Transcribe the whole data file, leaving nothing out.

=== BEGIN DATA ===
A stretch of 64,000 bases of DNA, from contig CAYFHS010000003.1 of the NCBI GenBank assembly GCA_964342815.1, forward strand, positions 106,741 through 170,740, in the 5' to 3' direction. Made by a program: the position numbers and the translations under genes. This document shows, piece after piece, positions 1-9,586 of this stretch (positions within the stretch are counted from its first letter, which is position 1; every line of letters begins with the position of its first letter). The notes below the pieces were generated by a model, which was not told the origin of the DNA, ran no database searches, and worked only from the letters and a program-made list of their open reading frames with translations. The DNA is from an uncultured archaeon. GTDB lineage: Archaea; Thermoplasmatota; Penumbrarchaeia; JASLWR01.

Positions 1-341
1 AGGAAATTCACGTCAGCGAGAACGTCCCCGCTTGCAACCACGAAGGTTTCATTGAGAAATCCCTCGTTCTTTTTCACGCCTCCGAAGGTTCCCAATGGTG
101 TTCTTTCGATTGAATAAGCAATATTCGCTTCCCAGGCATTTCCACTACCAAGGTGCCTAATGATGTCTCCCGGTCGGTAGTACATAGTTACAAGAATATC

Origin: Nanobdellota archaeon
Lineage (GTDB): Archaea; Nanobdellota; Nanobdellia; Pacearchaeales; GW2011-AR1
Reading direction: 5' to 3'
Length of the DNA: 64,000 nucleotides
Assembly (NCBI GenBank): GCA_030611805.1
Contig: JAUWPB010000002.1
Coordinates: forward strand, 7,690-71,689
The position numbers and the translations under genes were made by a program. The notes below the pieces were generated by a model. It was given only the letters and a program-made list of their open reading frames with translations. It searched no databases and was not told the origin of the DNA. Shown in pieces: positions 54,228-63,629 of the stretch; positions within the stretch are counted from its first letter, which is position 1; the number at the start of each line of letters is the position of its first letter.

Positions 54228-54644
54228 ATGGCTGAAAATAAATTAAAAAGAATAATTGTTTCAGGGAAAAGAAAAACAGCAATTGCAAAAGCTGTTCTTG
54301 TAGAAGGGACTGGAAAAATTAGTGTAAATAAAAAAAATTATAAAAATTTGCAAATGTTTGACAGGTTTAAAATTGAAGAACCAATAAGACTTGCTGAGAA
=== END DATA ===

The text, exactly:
A stretch of 64,000 bases of DNA, from contig CAYFHS010000003.1 of the NCBI GenBank assembly GCA_964342815.1, forward strand, positions 106,741 through 170,740, in the 5' to 3' direction. Made by a program: the position numbers and the translations under genes. This document shows, piece after piece, positions 1-9,586 of this stretch (positions within the stretch are counted from its first letter, which is position 1; every line of letters begins with the position of its first letter). The notes below the pieces were generated by a model, which was not told the origin of the DNA, ran no database searches, and worked only from the letters and a program-made list of their open reading frames with translations. The DNA is from an uncultured archaeon. GTDB lineage: Archaea; Thermoplasmatota; Penumbrarchaeia; JASLWR01.

Positions 1-341
1 AGGAAATTCACGTCAGCGAGAACGTCCCCGCTTGCAACCACGAAGGTTTCATTGAGAAATCCCTCGTTCTTTTTCACGCCTCCGAAGGTTCCCAATGGTG
101 TTCTTTCGATTGAATAAGCAATATTCGCTTCCCAGGCATTTCCACTACCAAGGTGCCTAATGATGTCTCCCGGTCGGTAGTACATAGTTACAAGAATATC

Origin: Nanobdellota archaeon
Lineage (GTDB): Archaea; Nanobdellota; Nanobdellia; Pacearchaeales; GW2011-AR1
Reading direction: 5' to 3'
Length of the DNA: 64,000 nucleotides
Assembly (NCBI GenBank): GCA_030611805.1
Contig: JAUWPB010000002.1
Coordinates: forward strand, 7,690-71,689
The position numbers and the translations under genes were made by a program. The notes below the pieces were generated by a model. It was given only the letters and a program-made list of their open reading frames with translations. It searched no databases and was not told the origin of the DNA. Shown in pieces: positions 54,228-63,629 of the stretch; positions within the stretch are counted from its first letter, which is position 1; the number at the start of each line of letters is the position of its first letter.

Positions 54228-54644
54228 ATGGCTGAAAATAAATTAAAAAGAATAATTGTTTCAGGGAAAAGAAAAACAGCAATTGCAAAAGCTGTTCTTG
54301 TAGAAGGGACTGGAAAAATTAGTGTAAATAAAAAAAATTATAAAAATTTGCAAATGTTTGACAGGTTTAAAATTGAAGAACCAATAAGACTTGCTGAGAA